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Another positive integer puzzle (Posted on 2006-11-29) Difficulty: 2 of 5
Given that a, b, c, and d are positive integers, determine analytically if it is possible that 6(6a+ 3b + c) = 5d.

  Submitted by K Sengupta    
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Solution: (Hide)
We can assume that gcd(a,b,c,d) =1. Otherwise, the equation can be simplified whenever gcd(a,b,c,d) is greater than 1.

Clearly, d is divisible by 6. So, substituting d = 6m, we obtain:

6a2+ 3b2 + c2 = 30m2

Replacing c=3n in the above equation, we obtain:
2a2+ b2 + 3n2 = 10m2......(#)

Now, we know that:

2a2 Mod 8 = 0, 2
2b2 Mod 8 = 0, 2
3n2 Mod 8 = 0, 3, 4
10m2 Mod 8 = 0, 2

By trying for each of the above quadruplet combinations, we observe that (#) is satisfied iff:

(a2 Mod 8, b2 Mod 8, n2 Mod 8, m2 Mod 8)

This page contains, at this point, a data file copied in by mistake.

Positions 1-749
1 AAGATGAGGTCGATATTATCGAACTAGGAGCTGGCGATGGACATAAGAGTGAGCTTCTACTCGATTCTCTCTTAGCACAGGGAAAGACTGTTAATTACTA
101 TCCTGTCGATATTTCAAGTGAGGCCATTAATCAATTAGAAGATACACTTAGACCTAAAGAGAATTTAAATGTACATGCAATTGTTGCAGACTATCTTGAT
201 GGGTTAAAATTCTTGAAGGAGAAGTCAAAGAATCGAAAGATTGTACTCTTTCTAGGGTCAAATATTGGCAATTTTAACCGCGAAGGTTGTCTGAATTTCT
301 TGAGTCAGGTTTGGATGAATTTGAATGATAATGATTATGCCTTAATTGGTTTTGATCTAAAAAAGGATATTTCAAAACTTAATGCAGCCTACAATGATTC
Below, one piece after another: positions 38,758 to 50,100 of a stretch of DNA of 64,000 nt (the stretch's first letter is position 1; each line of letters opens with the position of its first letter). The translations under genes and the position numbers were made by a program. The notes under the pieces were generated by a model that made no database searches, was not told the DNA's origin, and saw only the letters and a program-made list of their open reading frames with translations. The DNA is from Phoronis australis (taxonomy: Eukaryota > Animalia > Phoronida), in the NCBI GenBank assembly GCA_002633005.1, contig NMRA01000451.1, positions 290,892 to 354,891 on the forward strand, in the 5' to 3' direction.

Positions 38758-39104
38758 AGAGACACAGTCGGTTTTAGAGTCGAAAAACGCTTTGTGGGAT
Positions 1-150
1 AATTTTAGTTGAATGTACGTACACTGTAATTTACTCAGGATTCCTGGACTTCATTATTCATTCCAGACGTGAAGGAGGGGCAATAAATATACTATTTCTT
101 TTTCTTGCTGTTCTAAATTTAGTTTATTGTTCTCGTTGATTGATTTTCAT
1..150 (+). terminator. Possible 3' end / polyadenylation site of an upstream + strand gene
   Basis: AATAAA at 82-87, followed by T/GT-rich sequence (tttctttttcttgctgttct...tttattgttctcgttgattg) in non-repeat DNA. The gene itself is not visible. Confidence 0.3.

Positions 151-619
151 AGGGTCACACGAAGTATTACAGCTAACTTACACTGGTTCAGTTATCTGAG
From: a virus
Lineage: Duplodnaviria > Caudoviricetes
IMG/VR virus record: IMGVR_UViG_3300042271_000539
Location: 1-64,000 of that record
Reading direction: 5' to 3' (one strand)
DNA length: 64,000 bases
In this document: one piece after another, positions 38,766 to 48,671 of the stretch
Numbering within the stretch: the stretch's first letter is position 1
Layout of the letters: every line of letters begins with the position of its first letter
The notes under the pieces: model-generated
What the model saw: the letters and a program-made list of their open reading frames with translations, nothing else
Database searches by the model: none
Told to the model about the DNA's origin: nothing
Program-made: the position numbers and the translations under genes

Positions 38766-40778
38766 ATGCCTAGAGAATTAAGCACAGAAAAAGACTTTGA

= (0,0,0,0); (2,2,0,0); (2,0,0,2); (0,2,0,2); (2,2, 4,0)

Accordingly, each of a, b, n and m are even.

This contradicts our original assumption that gcd(a,b,c,d) = 1

Consequently, no positive integer solution exists for the given problem.

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PROBLEM SOURCE: Mathematical Olympiad Treasures by Titu Andreescu and Bogdan Enescu.

Comments: ( You must be logged in to post comments.)
  Subject Author Date
Some ThoughtsA start, perhaps?tomarken2006-11-29 21:57:53
D2?Richard2006-11-29 21:32:47
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